In astronomy, most celestial objects are fairly large in size, and if they are small, they don’t usually present much interest (generally, stars are a tad more interesting than comets). However, this is not a rule (and even if it were, rules are meant to be broken). There are always exceptions….like neutron stars.
A neutron star is a type of stellar remnant created in the core of massive star during a supernova (Type II, Ib or Ic) . Due to the gravitational collapse of the star’s core, every remaining proton with a corresponding electron is ‘crushed’ by gravity into nothing more than neutrons and neutrinos.
Neutrons are subatomic particles with no electrical charge, and a slighter higher mass than a proton. Due to quantum degeneracy pressure neutron stars are supported against further collapse. This is described by the Pauli Exclusion Principle, which states no two neutrons can occupy the same place and quantum state simultaneously (meaning that they can’t be squished any more than they already are, or they would violate this principle).
When most people think of a supernova, they think of a large explosion resulting in the creation of a black hole; however the initial mass of the exploding star plays a part in determining whether or not the it will form a black hole or a neutron star. Any main sequence star with a mass from 8 to 30 times the mass of our own Sun (solar mass) has the potential to become a neutron star.
If the mass is over 30 solar masses, then the star will collapse into a black hole; on the other hand, anything under 8 solar masses will likely become a white dwarf. It is thought that most supernovae form neutron stars instead of black holes, leading to the possibility that as many as 10^9 neutron stars have formed in our galaxy’s 13 billion year life span.
While the supernovae’s expanding shell of gas and dust can cover countless miles of space, a neutron star usually has a radius of no more than 12-13 km/7-8 miles (the size of a small city, or about 60,000 times smaller than our own Sun!). For example, the gas and dust shell known as the Crab Nebula, in the constellation of Taurus, has a radius of 5.5 light-years (and continuously expanding at a rate of approximately 0.501% of the speed of light per second). The other result of a supernova is a black hole, which is similar to a neutron star in size.
The event horizon of these objects average approximately 30 km/18 miles in diameter. Of course, black holes are not confined to the same size limits as neutron stars are.
Evidence of this can be found by studying supermassive black holes, which are amazingly massive objects; however, that is a topic for another day.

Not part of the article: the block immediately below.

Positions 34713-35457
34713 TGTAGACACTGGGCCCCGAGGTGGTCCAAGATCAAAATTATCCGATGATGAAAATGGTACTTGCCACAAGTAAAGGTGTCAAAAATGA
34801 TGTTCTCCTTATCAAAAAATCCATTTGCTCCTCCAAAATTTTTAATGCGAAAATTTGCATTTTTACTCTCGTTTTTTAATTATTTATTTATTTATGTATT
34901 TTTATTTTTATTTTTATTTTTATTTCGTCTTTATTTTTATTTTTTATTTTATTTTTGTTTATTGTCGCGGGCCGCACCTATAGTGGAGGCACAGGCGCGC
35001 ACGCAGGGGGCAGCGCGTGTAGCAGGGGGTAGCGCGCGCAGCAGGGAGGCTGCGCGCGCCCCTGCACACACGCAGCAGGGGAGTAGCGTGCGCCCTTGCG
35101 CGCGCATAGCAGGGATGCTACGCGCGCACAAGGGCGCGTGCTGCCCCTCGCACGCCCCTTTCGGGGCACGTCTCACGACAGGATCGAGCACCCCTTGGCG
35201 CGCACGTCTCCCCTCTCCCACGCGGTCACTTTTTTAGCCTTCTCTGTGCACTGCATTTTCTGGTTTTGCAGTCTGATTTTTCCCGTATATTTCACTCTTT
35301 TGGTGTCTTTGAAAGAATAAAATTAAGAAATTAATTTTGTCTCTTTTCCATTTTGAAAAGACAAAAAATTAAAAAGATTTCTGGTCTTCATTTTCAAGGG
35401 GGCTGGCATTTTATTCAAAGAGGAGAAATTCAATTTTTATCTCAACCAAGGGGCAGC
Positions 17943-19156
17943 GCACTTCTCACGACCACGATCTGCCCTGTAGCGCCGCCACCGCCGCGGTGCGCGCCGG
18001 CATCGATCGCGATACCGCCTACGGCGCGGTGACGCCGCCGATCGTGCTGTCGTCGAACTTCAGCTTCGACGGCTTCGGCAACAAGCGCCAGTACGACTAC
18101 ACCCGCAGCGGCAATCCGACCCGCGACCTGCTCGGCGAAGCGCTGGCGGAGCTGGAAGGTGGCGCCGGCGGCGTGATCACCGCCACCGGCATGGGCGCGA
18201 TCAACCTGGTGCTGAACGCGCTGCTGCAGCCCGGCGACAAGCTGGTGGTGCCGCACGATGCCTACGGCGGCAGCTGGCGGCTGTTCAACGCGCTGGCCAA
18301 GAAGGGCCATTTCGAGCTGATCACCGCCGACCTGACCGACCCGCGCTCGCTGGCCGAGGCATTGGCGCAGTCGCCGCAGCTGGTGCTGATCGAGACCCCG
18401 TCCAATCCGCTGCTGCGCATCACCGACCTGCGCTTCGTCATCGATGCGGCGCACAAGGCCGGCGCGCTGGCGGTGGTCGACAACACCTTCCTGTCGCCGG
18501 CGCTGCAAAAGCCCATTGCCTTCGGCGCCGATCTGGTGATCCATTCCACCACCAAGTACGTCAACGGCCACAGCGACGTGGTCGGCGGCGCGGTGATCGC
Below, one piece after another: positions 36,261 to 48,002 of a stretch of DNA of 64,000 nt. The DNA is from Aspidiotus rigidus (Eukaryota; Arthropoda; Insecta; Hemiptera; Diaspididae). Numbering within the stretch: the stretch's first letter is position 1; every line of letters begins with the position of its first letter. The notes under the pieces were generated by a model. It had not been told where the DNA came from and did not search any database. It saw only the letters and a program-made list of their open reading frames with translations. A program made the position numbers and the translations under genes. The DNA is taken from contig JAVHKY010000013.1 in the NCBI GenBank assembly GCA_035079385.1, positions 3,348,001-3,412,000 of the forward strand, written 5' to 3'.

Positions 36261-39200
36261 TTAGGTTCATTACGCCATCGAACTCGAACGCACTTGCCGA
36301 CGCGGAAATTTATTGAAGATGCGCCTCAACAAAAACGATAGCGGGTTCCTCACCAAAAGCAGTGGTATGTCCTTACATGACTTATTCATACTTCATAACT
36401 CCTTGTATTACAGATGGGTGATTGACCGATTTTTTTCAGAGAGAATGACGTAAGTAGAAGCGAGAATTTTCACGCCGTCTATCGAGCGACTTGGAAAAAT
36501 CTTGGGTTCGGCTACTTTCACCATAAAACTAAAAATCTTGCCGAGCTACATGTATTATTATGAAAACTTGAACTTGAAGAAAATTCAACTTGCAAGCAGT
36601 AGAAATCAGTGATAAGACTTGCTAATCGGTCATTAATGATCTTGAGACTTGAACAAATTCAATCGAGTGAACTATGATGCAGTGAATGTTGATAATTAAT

Though neutron stars are much smaller in size, what they lack for in physical size they certainly make up in the mass. Neutron stars are incredibly dense; so dense in fact, that it is comparable to taking a Boeing 747 and compressing it to the size of a grain of sand.
NASA has broken this density down into layman’s terms by stating “One sugar cube of neutron star material weighs about 100 million tons, which is about as much as a mountain.” Similar to their white dwarf counterparts, the heavier a neutron star is, the smaller its overall diameter will be.
These figures were obtained using the lowest density neutron star; however, scientists believe the density can be upwards of double or triple the lowest density.
Some neutron stars form pulsars, which spin at a rapid rate usually emitting beams of electromagnetic radiation; however, pulsars have subsequently been found to emit visible light, X-ray, and Gamma ray wavelengths.
While pulsars are generally created from a star collapsing into a neutron star, they can also be created by the merger of two binary neutron stars. As mentioned earlier, it is thought our galaxy contains as many as 10^9 neutron stars; however, they are only easily detectable if they are a pulsar or part of a binary system.
The Hubble Space Telescope discovered a thermally radiating neutron star known as RX J1856.5-3754. Created over 1 million years ago, it took scientists 10 years and data from both Hubble and Chandra to confirm it was a neutron star and not a quark star. It is part of the “Magnificent Seven,” a group of young neutron stars approximately 200-500 parsecs from Earth.
It wasn’t until the discovery of pulsars in 1967 that astronomers were able to study a neutron star – mostly due to the inability to see such a small object from land based telescopes at the time. The first pulsar, CP1919, was picked up on radio telescopes on November 28 1967 by Jocelyn Burnell and Antony Hewish, who calculated the pulsars “pulse” or rotation to be 1.33 seconds.
At first, this sound was thought to be a radio communication from another intelligent life form, and was even named LGM-1 for Little Green Men. Pulsars “pulse” at a consistent rate and are even used as astronomical clocks. One variety of extremely rapid pulsars, known as millisecond pulsars (MSP’s) rotate as fast as 1-10 times a millisecond! MSP’s rival atomic clocks in accuracy.
PSR B1937+21 is one such example, and has a rotation of 1.5578065 ms.
Pulsars are atomic beacons, acting as lighthouses in space; each with their own unique timing signature helping astronomers map out galaxies. In fact, the Pioneer plaques and the Golden Record aboard Voyager 1 contain a pulsar map, showing the location of our Sun relative to 14 different pulsars and enabling any who might find it the means to navigate their way back on Earth.
Want to know what a pulsar sounds like? To find out click here.